Does your major have a heavy emphasis on using software, or do you just need a new laptop for college? Either way, this list will help you make an informed decision on what your next purchase should be, so you don't waste your time or money dealing with the hassle of a laptop that will not suit your needs. We've done the heavy lifting and compared and reviewed many different options to come up with the best bang for your buck. Please take a look at these guides depending on your needs, and for a deeper dive into the "techno-speak" you may encounter when looking for a new computer, take a look at our list of terms below:
As always, please reach out to the IT help desk if you have any questions or concerns before making an investment in your computer, we are happy to help out!
Laptop Purchasing Guide
There are a few things we look for when recommending these laptops, regardless of their price or intended use. You want a computer that is rock-solid and dependable for your stay at Hanover. Therefore most of these have similar things in common; They are fast, so you don't spend your time waiting around for the computer to load. They have reputable and known manufacturers who offer or provide good warranties, or have a model lineage that is known for its reliability, and they often avoid being packed with high-end hardware in an "ultrathin" package as these are prone to overheat and have issues. Also, we typically do not recommend Chromebooks for students as they are extremely limited and often do not have the capability to install the software or applications students will need.
Guide to Best Laptops Under $1,000
Guide to Best Laptops Over $1,000
Recommendations by Department (Coming Soon)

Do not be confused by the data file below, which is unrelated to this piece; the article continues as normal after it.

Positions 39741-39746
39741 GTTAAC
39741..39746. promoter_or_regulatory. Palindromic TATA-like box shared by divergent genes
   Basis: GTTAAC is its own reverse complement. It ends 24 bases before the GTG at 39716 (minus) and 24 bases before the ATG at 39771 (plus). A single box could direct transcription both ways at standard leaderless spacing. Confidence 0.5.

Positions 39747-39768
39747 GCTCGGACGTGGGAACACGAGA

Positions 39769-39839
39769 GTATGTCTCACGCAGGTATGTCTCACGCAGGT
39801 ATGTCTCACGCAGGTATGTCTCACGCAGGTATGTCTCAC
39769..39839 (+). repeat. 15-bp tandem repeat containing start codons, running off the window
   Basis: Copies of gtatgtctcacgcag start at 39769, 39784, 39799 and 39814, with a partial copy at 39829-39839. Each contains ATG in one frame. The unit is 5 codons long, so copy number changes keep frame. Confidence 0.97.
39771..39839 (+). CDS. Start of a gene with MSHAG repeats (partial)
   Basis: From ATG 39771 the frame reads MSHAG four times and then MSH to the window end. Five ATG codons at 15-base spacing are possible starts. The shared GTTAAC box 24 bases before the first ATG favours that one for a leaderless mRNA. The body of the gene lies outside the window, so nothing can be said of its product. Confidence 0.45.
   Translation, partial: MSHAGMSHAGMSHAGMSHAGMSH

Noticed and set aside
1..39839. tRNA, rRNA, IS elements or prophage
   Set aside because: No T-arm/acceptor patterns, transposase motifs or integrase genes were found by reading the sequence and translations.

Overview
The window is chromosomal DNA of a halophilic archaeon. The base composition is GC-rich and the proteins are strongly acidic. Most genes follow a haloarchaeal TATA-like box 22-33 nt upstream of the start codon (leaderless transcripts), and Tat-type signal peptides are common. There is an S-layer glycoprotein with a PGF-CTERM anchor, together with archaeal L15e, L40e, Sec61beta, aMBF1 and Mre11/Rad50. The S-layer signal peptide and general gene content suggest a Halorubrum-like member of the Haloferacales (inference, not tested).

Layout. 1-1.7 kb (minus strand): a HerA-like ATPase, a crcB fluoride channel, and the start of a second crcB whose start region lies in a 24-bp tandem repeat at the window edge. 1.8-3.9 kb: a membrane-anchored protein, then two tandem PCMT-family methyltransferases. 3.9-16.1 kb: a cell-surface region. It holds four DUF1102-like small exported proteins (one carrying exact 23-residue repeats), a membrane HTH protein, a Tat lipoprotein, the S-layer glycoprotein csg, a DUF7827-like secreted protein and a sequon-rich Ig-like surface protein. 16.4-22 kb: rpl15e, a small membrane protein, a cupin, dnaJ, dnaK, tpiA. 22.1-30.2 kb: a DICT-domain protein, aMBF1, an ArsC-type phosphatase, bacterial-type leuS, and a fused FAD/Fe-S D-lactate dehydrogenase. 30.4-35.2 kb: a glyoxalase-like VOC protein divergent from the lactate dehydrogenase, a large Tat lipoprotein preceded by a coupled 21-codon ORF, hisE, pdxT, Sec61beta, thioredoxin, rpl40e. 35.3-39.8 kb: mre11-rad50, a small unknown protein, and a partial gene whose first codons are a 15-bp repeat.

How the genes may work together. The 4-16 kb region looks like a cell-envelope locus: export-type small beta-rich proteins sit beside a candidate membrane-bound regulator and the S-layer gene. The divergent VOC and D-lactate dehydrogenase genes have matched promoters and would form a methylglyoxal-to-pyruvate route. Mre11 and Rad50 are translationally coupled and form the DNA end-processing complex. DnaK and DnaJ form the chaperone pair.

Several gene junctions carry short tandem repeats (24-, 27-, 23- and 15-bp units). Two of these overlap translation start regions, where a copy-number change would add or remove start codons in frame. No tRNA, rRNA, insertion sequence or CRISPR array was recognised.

Art & Design
You will likely encounter the following terms when shopping for computers. This is just a quick overview of the most common parts of a computer and what it means for you. You can also find a more detailed explanation here.
OS - OS just means Operating System and is the graphical interface you see and interact with on the monitor. The two most common are Windows and macOS.
CPU - This means central processing unit and is the brain of the computer. Generally, this part affects how many operations a computer can complete. Reputable CPU manufacturers for laptops include Intel and AMD.
SSD & HDD - These stand for solid-state drive and hard drive disk, and both of these function the same - they allow you to store your pictures, documents, and software. SSDs are much faster and have gotten more reliable over time. HDDs are cheaper however so you can get more storage space bang for your buck. Most newer laptops come with SSDs, and it's normally an indicator that a laptop is low-end or compromised in some way if it comes with only an HDD.
RAM - Or random access memory is basically super-fast storage that your software runs inside of. Larger amounts of RAM allow a computer to open and run more software at the same time, or allow software that requires a lot of RAM to operate faster and more efficiently.
Optical Drive - much like the floppy before it, the optical drive is being relegated to fewer and fewer tasks. Its main purpose is to allow you to play or create CDs or DVDs, but most newer laptops have done away with them due to the rise in streaming. If you absolutely have to have one, there are external options that connect via USB.
GPU - Stands for the graphical processing unit. This is a special chip that some computers have and allows them to process highly graphic intense applications such as games or photo editing software. These are not necessary for everyday work otherwise. These are generally a bad idea for laptops anyway as they create excess heat and can actually cause the computer to overheat and become damaged.